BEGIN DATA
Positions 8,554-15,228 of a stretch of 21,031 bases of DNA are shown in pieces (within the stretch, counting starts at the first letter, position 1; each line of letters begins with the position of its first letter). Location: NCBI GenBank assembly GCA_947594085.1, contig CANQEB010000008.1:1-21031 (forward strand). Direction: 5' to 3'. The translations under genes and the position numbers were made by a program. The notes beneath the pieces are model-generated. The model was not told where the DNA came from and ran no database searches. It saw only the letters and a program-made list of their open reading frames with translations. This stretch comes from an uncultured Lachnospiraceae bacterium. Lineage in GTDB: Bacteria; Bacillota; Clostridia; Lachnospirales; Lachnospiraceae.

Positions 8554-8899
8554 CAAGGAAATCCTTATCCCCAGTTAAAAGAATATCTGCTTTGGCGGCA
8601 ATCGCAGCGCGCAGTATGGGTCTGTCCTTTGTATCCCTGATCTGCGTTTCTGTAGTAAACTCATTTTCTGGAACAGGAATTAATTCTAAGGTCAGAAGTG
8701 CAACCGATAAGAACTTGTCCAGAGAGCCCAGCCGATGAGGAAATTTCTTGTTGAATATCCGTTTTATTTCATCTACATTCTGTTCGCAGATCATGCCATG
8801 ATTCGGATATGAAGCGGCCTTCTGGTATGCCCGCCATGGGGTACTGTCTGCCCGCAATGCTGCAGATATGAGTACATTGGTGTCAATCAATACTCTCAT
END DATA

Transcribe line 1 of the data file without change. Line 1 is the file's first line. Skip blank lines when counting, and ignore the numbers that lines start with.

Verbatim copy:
Positions 8,554-15,228 of a stretch of 21,031 bases of DNA are shown in pieces (within the stretch, counting starts at the first letter, position 1; each line of letters begins with the position of its first letter). Location: NCBI GenBank assembly GCA_947594085.1, contig CANQEB010000008.1:1-21031 (forward strand). Direction: 5' to 3'. The translations under genes and the position numbers were made by a program. The notes beneath the pieces are model-generated. The model was not told where the DNA came from and ran no database searches. It saw only the letters and a program-made list of their open reading frames with translations. This stretch comes from an uncultured Lachnospiraceae bacterium. Lineage in GTDB: Bacteria; Bacillota; Clostridia; Lachnospirales; Lachnospiraceae.